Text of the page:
function App() {

  const [strArr, setStrArr] = useState<string[]>([]);

  const [objArr, setObjArr] = useState<{name: string; age: number}[]>([]);

  setStrArr(['a', 'b', 'c']);

  setObjArr([{name: 'A', age: 1}]);

  return (

    <div className="App">

      <div>Hello world</div>

    </div>

  );

}

export default App;

Typing Events Hook

If you are familiar with React, you might have heard about events. An event wraps up a browser’s event system. In TypeScript, however, you can find events in the @tpes/react npm package.

React has a lot of events, and it’s quite hard to identify every one of them. To find out what event type was passed, you can insert the event object in the handler where it is being used and hover over it before copying the type. This is an inline event.

The render method takes advantage of inline events. A couple of examples include the onClick() and onChange() events.

Following is the code with the event:

const App = () => {

  // onClick event is written inline

  // hover over the `event` parameter with your mouse

  return (

    <div>

      <button onClick={event => console.log(event)}>Click</button>

    </div>

  );

};

export default App;

 

You can find the type of event when you hover over.

But, what next? Since you know the type of event, you can extract the handler function. For instance,

const App = () => {
  const handleClick = (
    event: React.MouseEvent<HTMLButtonElement, MouseEvent>,
  ) => {
    console.log(event.target);
    console.log(event.currentTarget);
  };
  return (
    <div>
      <button onClick={handleClick}>Click</button>
    </div>
  );
};
export default App;

 

Note that TypeScript will be able to determine the type of the event, as long as you write the event handler function inline and hover over the event.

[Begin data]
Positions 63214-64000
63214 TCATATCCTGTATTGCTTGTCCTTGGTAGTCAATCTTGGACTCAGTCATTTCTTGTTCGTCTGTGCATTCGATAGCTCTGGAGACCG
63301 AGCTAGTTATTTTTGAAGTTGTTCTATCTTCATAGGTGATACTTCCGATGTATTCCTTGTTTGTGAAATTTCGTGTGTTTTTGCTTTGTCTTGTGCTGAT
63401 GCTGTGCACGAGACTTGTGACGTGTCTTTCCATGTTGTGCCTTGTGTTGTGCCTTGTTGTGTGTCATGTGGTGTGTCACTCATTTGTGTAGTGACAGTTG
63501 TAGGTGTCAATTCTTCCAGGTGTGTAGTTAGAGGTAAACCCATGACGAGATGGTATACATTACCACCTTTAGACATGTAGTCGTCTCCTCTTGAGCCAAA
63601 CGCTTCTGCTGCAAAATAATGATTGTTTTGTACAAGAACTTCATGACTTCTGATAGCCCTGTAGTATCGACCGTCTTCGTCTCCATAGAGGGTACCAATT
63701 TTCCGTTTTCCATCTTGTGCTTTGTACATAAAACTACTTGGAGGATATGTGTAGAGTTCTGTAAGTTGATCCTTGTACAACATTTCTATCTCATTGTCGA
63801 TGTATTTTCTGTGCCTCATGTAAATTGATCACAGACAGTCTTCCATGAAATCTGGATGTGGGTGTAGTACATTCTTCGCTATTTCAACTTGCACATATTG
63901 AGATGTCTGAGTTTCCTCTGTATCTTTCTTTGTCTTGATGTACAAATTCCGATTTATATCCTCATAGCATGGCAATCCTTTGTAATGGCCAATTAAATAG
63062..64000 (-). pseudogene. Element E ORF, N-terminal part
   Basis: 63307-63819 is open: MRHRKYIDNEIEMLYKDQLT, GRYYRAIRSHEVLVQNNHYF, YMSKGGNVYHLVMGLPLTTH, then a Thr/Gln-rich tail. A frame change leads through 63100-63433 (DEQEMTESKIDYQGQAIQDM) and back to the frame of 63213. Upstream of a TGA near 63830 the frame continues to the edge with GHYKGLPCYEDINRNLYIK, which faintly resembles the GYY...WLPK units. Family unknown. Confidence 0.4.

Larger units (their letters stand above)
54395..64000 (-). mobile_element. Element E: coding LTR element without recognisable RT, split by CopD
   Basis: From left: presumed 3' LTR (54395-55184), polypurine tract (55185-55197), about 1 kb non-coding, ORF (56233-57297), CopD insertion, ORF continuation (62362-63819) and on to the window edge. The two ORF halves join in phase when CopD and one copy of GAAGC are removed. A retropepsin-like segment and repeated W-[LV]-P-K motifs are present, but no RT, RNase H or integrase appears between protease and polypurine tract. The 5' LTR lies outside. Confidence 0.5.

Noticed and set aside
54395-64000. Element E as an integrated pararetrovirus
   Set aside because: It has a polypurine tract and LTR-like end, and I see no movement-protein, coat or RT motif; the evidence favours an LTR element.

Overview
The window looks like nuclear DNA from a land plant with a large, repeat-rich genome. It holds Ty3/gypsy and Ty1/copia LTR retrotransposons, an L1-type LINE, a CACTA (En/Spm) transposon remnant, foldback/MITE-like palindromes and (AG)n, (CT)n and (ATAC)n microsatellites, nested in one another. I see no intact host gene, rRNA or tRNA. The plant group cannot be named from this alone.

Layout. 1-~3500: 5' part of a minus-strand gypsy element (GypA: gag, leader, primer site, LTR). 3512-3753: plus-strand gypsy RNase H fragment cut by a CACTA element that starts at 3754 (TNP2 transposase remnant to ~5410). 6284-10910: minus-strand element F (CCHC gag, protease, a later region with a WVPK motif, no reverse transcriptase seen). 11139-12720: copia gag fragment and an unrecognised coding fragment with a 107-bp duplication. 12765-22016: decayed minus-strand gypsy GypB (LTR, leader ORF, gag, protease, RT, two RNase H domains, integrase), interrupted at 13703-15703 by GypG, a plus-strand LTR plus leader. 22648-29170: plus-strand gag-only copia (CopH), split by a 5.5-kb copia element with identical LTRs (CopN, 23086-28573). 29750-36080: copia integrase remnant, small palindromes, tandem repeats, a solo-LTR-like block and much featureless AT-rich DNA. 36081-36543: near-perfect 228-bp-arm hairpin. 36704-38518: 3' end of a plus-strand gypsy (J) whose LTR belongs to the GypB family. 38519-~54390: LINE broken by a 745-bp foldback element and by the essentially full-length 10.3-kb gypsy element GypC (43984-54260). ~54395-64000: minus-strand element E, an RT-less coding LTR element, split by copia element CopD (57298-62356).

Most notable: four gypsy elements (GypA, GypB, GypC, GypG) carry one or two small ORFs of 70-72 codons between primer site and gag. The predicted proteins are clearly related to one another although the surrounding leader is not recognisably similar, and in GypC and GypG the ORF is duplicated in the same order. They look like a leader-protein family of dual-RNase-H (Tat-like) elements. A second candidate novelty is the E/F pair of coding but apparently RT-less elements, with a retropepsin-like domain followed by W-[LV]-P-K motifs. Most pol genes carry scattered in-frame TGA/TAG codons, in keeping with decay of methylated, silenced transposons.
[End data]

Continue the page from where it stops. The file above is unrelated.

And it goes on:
Typing Refs Hook

In React TypeScript, you can type a ref by using the generic on the useRef hook. You can use ref to obtain all of an element’s attributes and methods.

import {useEffect, useRef} from 'react';

export default function App() {

  const inputRef = useRef<HTMLInputElement | null>(null);

  useEffect(() => {

    inputRef?.current?.focus();

  }, []);

  return (

    <div>

      <input ref={inputRef} />

    </div>

  );

}

 

Because the ref’s default value is null, we utilized the type HTMLInputElement or null when setting the ref on an input element.

In default components, you can see the following import statements.

 

import * as React from 'react';
import * as ReactDOM from 'react-dom';

 

However, React cannot be imported this way. React does not utilize a default export and is exported as a CommonJS module. Knowing the precise reason is not necessary at this stage; all you need to know is how to import React to make it work. Additionally, you must declare your components as class App extends React.

Ready to get started?

This article would have given you an overview of how TypeScript can be integrated with React applications. However, building apps with Sencha is much easier than using TypeScript. Sencha is the most complete front-end framework for creating cross-platform, data-intensive web and mobile applications for any modern device. The addition of Ext JS components to React apps in your project provides you comprehensive React tooling support and easy-to-run integrated applications. Ext JS further comes with more than 140 proven and pre-integrated high-performance UI components. Last but not least, Sencha offers a complete React package for grids with GRUI by Sencha, Webpack, Babel plugins, and Boilerplate examples.

Interested in using Sencha? Start with a 30 day free trial today.

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Frequently Asked Questions (FAQs)

How do I create a React app in TypeScript?

npx create-react-app ts-app –template typescript

Is TypeScript good for React?

Despite the advantages and disadvantages, Typescript still adds a great deal of value to an application. By utilizing TypeScript, you can reduce the number of hours you spend debugging. Therefore, you should use TypeScript in your React project without a doubt.

Is Reactjs TypeScript?

Typescript is a language that builds on Javascript. React, on the other hand, is not a language like TypeScript. Instead, React is a JavaScript library designed to develop user experiences with predictability, power, and efficiency.

Can I use TypeScript with React?

React supports Typescript and also allows you to add Typescript to any of your existing React projects.